BioPharma

PA BIO changes with the times to welcome CROs and HIT companies

If you want a sense of how Pennsylvania’s life sciences industry association is evolving, its recent conference offered some clues. In one corner of the room, health IT company pitches were  interwoven with presentations by biotech and medical device startups. There were discussions about patient-centered care and mobile health. Researchers from University of Pennsylvania shared […]

If you want a sense of how Pennsylvania’s life sciences industry association is evolving, its recent conference offered some clues.

In one corner of the room, health IT company pitches were  interwoven with presentations by biotech and medical device startups. There were discussions about patient-centered care and mobile health. Researchers from University of Pennsylvania shared a stage with a family to discuss how a revolutionary therapeutic they developed was successfully used to help beat a child’s leukemia into remission. A Pulitzer prize-winning author talked about the history of cancer.

It illustrated the excitement around the potential for biotech to drive development of transformative solutions and how Pennsylvania Bio is adapting to the market forces of leaner pharmaceutical companies, the use of IT to cut clinical trial costs and the impact of healthcare reform on drug development and reimbursement.

Chris Molineaux Pennsylvania BIO CEO said the move reflected a combination of the growth of IT companies among its members and the transformation of the pharmaceutical industry toward leaner companies. The leukemia therapeutic developed by Penn and Children’s Hospital of Philadelphia researchers was particularly exciting because it represents a medical breakthrough in the use of T cell immunotherapy.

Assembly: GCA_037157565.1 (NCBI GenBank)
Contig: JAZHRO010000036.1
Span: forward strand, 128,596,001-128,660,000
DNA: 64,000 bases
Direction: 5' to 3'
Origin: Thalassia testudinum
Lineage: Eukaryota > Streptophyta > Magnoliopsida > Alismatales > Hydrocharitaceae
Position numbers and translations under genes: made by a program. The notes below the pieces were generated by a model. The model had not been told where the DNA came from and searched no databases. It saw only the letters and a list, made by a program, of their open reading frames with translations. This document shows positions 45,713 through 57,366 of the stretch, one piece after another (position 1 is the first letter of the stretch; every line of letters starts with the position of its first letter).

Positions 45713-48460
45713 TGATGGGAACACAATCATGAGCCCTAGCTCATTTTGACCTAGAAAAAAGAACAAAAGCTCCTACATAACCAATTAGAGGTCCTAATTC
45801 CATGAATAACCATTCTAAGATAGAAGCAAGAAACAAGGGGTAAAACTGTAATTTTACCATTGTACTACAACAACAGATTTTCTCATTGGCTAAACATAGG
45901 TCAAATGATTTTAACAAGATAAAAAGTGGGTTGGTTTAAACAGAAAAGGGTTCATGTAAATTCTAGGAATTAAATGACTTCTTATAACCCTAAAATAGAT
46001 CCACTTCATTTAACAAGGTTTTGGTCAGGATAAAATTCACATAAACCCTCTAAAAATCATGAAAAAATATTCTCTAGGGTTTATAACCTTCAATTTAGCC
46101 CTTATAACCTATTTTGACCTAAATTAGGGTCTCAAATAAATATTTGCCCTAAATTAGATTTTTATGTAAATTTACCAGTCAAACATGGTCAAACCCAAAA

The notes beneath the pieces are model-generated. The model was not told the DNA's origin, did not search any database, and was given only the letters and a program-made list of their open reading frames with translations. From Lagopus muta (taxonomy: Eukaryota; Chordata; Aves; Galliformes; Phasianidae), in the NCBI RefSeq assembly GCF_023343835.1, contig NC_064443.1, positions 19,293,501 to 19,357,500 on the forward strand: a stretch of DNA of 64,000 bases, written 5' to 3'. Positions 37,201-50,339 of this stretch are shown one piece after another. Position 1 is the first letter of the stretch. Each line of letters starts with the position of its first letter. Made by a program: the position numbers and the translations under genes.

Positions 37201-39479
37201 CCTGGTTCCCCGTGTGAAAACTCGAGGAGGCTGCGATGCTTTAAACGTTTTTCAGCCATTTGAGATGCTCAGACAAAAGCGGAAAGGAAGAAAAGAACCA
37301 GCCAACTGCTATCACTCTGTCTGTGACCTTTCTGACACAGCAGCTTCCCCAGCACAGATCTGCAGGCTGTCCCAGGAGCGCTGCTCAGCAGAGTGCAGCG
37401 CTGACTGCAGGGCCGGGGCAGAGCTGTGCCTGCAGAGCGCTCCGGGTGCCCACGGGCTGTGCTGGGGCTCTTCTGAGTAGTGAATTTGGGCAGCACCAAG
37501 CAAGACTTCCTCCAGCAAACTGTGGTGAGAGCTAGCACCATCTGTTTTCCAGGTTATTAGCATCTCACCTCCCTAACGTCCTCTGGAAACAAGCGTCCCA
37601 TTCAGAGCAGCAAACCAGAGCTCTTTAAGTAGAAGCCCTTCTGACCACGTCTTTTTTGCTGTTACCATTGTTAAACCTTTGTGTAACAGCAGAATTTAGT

Novartis has a research and development alliance with Penn. A couple of years ago the 20-year-old industry association had two contract research organizations. Now there are 52 CROs. There are also 16 technology companies from  Microsoft to Veeva which offer support services for life science companies among its 600+ members. It reflects the trend of pharmaceutical companies outsourcing more and more research and development services to reduce costs.

As Obamacare continues to take hold, pharmaceutical companies will work more closely with payers and there will be a lot more interdependency with health IT companies and other industry groups.

“Our conference was a decisive moment for us,” Molineaux said. Looking ahead to next year, he said ” We expect to see a lot of activity on the licensing front and M&A deals and collaborations in the larger markets.”

Among its achievements this year include the state’s approval of the Innovate PA plan to provide funding for early-stage biotech companies by selling  $100 million in tax credits. Pennsylvania Bio had championed the legislation with the state’s economic development arm, Ben Franklin Technology Partners. The initiative will restore allocations to the economic development programs that fund early-stage companies, including Ben Franklin Technology Partners, which have been scaled back since the recession.

One of the ongoing goals for Pennsylvania Bio has been to attract more investors to the region — a goal shared by many other industry and economic development groups. Next year, Molineaux said, it anticipates that some west coast venture firms will expand into the region, although he declined to disclose any details.

Looking ahead to 2014, Pennsylvania Bio will be partly focused on  gearing up for the international Bio industry conference coming to Philadelphia in 2015.  It will offer a lot of opportunities to spotlight regional life science companies and the technology innovations they’re developing.

[Photo credit: Group of tiny people by BigStockPhoto]